Chelsea Melvin, Corporate Director of Beverage Operations for Concord Hospitality says she’s seen this shift in traveler preferences for a while now. “The days of the 1,500 room hotels are gone. I think it’s going to be full-service, smaller, lifestyle-branded hotels.”
A defining feature of lifestyle hotels is their emphasis on food and beverage. “People are focusing on creating lifestyle brands, taking food and beverage to the next level and putting it to the forefront,” explains Melvin. “For instance, The Aparium group from Chicago does a great job with their food and beverage. They just built a hotel called The Foundation in Detroit, Michigan in an old firehouse. Even with the square footage alone, it’s fifty-fifty rooms to food and beverage. They’re really embracing food and beverage and taking it seriously.”
As competition heats up among hotel segments (and even among hotels and Airbnb) food and beverage is helping properties stand out from the crowd. But, many hotels are still relying on banquet space to drive beverage revenue and profits for the business.
Hotel banquet space offers opportunity to drive significant revenue at much lower costs than traditional restaurants. “If you have a hotel with a minimum of 10,000 sq/ft of banquet space, you can do weddings. You can do social nights,” Melvin from Concord told me.
“If you charge $50 per person for five hours of open bar, and when you go back and do an analysis—sometimes it’s crazy—nine times out of ten, these social events where you’re running an open bar, you’re running at 10%, 9% total cost of goods. That kind of scale and profitability is impossible in a traditional restaurant setting.”
More catering business can also lead to more rooms booked. “Food and beverage is now helping room sales tremendously, which wasn’t the case years back,” explained Singh. Weddings also drive a significant share of hotel catering revenue. The average cost of a wedding in the U.S. jumped to $35,329 in 2016, an all-time high. However, the final price tag varies based on geographic location and evolving cultural norms and traditions. “An average South Asian wedding, for instance, can cost between $75k to $100k. $30k is not necessarily always the average. Regardless of culture or ethnicity, the general idea of the ‘traditional wedding experience’ is changing. As a result, hotels have to keep up.”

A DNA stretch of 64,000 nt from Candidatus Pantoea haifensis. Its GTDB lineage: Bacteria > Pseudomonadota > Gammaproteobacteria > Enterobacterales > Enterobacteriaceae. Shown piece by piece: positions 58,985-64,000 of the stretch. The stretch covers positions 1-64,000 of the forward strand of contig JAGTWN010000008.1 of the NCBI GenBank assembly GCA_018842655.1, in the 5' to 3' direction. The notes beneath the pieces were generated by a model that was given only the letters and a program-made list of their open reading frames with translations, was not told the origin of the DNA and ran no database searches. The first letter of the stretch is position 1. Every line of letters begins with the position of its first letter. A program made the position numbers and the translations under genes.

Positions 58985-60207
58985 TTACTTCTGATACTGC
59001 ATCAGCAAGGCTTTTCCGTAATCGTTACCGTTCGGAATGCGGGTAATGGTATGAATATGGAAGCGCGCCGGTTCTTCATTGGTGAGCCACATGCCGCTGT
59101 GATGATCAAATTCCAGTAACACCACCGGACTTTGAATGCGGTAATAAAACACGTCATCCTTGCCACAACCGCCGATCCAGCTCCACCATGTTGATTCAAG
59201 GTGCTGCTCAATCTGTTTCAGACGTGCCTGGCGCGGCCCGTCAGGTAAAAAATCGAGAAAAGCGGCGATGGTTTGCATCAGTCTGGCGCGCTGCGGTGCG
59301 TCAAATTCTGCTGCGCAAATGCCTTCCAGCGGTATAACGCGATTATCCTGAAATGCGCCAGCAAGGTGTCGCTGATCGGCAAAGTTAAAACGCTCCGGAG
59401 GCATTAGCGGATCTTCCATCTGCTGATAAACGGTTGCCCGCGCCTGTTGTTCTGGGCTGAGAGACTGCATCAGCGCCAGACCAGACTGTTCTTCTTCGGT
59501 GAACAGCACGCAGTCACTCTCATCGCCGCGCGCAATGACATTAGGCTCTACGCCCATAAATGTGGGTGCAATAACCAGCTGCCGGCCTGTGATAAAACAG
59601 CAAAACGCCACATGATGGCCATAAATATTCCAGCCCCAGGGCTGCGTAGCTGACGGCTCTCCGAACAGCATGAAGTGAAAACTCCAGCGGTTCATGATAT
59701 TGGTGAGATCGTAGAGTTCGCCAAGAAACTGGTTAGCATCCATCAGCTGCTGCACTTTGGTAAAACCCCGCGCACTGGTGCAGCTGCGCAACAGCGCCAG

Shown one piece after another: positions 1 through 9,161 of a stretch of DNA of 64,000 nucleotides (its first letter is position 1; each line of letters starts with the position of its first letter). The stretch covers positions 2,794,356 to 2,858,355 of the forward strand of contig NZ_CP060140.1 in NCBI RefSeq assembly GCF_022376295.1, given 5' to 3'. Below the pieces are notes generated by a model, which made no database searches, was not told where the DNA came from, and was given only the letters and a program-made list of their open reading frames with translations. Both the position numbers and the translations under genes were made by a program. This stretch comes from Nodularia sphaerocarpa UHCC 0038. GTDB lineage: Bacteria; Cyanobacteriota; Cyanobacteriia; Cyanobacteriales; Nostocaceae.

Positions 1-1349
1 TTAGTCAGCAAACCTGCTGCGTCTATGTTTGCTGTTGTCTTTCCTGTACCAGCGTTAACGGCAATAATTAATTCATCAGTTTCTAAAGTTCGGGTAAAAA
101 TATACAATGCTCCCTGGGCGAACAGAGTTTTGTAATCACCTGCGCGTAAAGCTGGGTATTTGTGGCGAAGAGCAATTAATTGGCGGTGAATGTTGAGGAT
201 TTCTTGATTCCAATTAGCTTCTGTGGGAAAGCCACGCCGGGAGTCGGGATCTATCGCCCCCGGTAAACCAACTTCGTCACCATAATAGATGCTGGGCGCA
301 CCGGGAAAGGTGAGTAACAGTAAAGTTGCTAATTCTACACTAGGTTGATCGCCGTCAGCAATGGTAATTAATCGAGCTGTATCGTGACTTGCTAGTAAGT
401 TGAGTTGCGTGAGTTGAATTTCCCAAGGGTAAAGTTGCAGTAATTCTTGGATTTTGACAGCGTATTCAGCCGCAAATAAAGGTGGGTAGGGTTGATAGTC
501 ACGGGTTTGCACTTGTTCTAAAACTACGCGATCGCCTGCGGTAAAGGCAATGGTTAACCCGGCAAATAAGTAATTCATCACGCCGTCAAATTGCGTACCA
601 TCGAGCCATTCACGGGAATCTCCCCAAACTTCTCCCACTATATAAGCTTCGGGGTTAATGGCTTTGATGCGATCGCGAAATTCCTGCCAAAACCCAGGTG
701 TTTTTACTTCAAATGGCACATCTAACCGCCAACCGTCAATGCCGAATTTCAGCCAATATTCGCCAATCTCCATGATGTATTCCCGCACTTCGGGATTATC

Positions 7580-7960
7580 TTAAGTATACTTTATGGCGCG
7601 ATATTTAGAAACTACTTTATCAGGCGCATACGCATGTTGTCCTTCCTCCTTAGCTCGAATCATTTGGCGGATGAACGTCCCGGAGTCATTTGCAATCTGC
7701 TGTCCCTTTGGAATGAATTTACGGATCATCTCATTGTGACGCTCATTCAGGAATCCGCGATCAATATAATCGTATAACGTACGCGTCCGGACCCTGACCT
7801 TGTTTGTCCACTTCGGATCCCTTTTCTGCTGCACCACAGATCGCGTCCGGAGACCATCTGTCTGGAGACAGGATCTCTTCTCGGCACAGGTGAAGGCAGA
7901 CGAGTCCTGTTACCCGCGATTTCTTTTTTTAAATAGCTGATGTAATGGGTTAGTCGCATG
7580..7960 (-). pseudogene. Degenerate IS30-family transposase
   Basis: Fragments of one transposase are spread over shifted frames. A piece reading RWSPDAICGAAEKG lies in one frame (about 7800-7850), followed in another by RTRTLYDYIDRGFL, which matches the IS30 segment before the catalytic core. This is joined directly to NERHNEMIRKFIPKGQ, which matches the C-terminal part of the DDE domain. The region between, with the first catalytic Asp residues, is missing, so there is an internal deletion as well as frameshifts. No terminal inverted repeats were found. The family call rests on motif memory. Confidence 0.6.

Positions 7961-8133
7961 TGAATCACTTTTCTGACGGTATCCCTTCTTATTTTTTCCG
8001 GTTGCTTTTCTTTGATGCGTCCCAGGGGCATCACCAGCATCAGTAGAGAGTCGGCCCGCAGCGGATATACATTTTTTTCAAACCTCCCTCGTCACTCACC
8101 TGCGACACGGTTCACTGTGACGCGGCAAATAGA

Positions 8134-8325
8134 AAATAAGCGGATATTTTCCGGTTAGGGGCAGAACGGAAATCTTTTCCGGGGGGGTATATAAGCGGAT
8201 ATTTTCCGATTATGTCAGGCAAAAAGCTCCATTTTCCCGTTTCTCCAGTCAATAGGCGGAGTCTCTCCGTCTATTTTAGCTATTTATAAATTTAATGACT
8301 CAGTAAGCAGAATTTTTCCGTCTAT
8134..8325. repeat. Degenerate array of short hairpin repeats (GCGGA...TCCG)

If someone is traveling and staying in a hotel, they’re often either working or on vacation. Hotels and food and beverage should live together. It makes sense; eating is as critical to the human experience as finding a place to sleep.
We’re seeing some of the most innovative food and beverage programs coming out of our hotel customers, including The NoMad in New York City and Los Angeles, and The Godfrey Hotel in Boston. We’re not the only ones noticing. In a recent list of the World’s Best 50 Bars, three of the top five are hotel bars. Consistent guest foot traffic combined with more square footage for events, enables these programs to carry more inventory and experiment with larger programs, all while maintaining industry-leading profitability levels.
Hotel management companies are also taking new steps to grow their corporate food and beverage teams to keep up with their growing number of full-service properties. When I asked Wendel from Concord Hospitality how hotel kitchens are evolving, he emphasized how important it is to not only hire the right people, but make sure they have the tools and support to be successful. “We’re making sure we have the right equipment in place to execute our product goals. Most importantly, we are hiring great leaders and staffing correctly.”
Hotels are a vital piece of the hospitality industry, but I believe that food and beverage is now just as vital. Changing consumer preferences and the growing full-service market has provided hoteliers with a unique opportunity to differentiate themselves through their food and beverage programs.